Still referring to FIG. 3, if data 92 is “0”, it is not possible to program fuse 212 because NAND gate 250 will always keep program transistor 210 from conducting. As a result, the level detection circuit 208 will always receive a “1” at its input. If data 92 is a “1” however, it is possible to program fuse 212. If data 92 is a “1” when write_control 90 is “1” and state storage 202 has been initialized, then NAND gate 250 outputs a “0”, inverter 235 outputs a “1”, and program transistor 210 is conducting. As a result, the current through fuse 212 rises. Note that the size of transistor 210 may be chosen such that the current conducted through fuse 212 is sufficiently high to program the fuses 212. As the fuse transitions from the non-programmed to the programmed state, the resistance of the fuse 212 increases. The voltage at node 301 decreases as the fuse 212 is programmed. Level detection circuit 208 detects the change in voltage at input node 301 and responds accordingly.

In the illustrated embodiment, level detection circuit 208 is implemented as an inverter. Alternate embodiments may implement the level detection circuit 208 is any manner. In the illustrated embodiment, the dimensions of the p-channel transistor and the n-channel transistor are selected so that a desired voltage transfer characteristic of level detection circuit 208 is achieved. Additional buffering provided by buffering circuit 206 may be used to provide the desired logic level to the input of isolation circuit 204. Alternate embodiments may not use buffering circuit 206. Level detection circuit 208 and buffering circuit 206 monitor the programming of the fuse and provide a logic level “1” upon the desired degree of completion of the programming of fuse 212. Any desired circuitry may be used to accomplish this function.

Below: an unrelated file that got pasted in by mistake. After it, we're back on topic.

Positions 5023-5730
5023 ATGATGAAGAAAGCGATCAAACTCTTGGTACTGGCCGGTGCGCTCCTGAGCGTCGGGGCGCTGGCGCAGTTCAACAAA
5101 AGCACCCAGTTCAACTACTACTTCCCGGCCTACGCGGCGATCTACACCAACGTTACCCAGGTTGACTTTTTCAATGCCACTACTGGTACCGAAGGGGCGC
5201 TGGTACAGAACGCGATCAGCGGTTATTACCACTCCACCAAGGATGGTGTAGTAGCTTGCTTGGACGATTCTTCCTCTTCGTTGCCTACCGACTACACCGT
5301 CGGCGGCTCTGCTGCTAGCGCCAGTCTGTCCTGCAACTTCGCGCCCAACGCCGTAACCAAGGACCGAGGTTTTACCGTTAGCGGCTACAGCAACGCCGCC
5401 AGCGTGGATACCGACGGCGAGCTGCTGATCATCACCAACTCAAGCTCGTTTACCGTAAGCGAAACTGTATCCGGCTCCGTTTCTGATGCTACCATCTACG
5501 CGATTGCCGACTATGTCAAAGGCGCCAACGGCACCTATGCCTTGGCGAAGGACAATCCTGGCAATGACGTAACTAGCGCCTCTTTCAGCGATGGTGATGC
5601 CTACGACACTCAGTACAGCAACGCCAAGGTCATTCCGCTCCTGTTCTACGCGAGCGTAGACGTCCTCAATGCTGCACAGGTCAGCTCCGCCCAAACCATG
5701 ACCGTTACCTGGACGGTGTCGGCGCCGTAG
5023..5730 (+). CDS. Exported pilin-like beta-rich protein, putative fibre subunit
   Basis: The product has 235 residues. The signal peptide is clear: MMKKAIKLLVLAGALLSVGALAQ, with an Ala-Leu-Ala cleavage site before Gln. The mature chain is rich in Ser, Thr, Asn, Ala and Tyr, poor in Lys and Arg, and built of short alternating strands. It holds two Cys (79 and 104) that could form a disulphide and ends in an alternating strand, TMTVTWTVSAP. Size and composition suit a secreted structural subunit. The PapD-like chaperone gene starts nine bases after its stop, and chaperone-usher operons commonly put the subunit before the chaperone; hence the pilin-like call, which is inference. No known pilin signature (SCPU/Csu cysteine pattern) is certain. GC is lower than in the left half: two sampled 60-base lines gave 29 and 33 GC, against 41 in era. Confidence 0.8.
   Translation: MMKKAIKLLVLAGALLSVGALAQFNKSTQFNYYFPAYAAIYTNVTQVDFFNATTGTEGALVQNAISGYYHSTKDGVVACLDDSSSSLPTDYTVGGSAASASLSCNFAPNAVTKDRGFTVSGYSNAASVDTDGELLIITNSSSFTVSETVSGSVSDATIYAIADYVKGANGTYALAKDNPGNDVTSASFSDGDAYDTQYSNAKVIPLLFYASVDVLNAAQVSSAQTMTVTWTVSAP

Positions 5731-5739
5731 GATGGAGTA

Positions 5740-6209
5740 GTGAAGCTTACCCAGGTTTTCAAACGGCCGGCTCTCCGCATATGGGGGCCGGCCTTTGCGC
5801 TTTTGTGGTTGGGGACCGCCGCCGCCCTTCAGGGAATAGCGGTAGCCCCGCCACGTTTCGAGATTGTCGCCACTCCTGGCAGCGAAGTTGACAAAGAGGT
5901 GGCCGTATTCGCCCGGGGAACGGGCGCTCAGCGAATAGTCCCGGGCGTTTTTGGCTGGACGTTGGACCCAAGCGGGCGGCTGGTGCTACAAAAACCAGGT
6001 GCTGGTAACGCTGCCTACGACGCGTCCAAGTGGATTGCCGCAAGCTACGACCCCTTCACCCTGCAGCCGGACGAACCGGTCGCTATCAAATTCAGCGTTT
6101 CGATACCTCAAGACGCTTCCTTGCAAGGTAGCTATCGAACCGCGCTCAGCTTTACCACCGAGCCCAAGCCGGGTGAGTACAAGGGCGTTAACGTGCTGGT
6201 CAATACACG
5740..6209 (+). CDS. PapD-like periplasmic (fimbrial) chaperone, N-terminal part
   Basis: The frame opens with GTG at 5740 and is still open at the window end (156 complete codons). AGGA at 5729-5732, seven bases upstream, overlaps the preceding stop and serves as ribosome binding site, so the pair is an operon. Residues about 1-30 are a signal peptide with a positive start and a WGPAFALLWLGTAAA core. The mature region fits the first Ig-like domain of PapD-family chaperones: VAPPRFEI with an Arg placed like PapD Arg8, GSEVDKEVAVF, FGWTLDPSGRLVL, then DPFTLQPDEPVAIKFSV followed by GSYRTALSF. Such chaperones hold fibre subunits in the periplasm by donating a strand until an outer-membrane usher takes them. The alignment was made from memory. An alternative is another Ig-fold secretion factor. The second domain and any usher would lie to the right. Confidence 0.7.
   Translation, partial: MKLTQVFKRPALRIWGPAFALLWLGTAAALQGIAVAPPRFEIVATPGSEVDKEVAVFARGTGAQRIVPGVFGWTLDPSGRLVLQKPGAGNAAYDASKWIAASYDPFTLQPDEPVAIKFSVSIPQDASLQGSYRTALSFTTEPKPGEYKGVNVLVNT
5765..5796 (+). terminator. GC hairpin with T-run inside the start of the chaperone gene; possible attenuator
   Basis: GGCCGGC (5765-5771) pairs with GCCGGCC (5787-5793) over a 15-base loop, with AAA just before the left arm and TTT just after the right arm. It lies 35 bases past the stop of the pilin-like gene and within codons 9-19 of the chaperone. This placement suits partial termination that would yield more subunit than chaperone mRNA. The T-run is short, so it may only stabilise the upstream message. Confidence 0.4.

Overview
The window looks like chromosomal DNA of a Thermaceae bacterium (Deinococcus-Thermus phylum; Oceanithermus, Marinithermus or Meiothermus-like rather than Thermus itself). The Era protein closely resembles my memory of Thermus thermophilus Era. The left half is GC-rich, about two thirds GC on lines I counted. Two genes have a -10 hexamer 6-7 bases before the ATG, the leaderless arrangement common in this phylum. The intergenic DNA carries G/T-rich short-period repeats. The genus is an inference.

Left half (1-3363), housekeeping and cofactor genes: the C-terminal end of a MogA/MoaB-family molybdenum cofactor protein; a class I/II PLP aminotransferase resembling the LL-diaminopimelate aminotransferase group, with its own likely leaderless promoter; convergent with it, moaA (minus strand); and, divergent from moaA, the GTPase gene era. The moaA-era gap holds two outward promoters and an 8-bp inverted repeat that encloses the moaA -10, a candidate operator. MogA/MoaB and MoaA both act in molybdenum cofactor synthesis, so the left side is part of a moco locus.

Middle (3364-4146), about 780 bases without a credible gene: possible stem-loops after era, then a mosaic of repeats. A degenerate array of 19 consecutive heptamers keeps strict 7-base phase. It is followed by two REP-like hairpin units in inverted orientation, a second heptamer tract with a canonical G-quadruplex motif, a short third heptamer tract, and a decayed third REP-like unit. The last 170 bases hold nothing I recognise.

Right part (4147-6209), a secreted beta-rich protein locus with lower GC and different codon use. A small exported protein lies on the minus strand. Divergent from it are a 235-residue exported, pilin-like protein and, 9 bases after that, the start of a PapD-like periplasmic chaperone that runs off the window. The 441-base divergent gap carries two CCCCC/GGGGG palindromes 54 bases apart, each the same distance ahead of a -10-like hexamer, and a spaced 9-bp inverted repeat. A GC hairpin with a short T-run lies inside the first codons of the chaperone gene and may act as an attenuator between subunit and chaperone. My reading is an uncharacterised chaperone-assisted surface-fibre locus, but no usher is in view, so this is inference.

Once the fuse 212 has been sufficiently programmed and a logic level “1” has been provided to isolation circuit 204, then state storage circuit 202 changes states and the output of inverter 232 is now a “0”. As a result of one of its inputs changing state, the output of NAND gate 250 changes state to a “1” and the output of inverter 235 changes state to a “0”. As a result, program transistor 210 becomes non-conducting. Because the output of inverter 232 is “0”, the output of inverter 231 is “1”, and as a result, the isolation circuit 204 is no longer conducting and instead acts to isolate the state storage circuit 202 from the output of buffer 206.

Note that when transistor 210 becomes non-conducting again, the current flowing through programmed fuse 212 will cause the voltage at node 301 to transition back to the program voltage. As a result, the output of buffer 206 will be “0”. However, the output of inverter 233 is still a “1”. Isolation circuit 204, however, is non-conducting and will act to isolate the output of inverter 233 from the output of inverter 236. The output of inverter 232 transitions from its initial state of “1” to the state “0” as a result of the level detection circuit 208 detecting that the fuse 212 has been programmed. When the output of inverter 232 transitions to “0”, the output of inverter 234 is a “1”, and the program_complete signal 94 is asserted.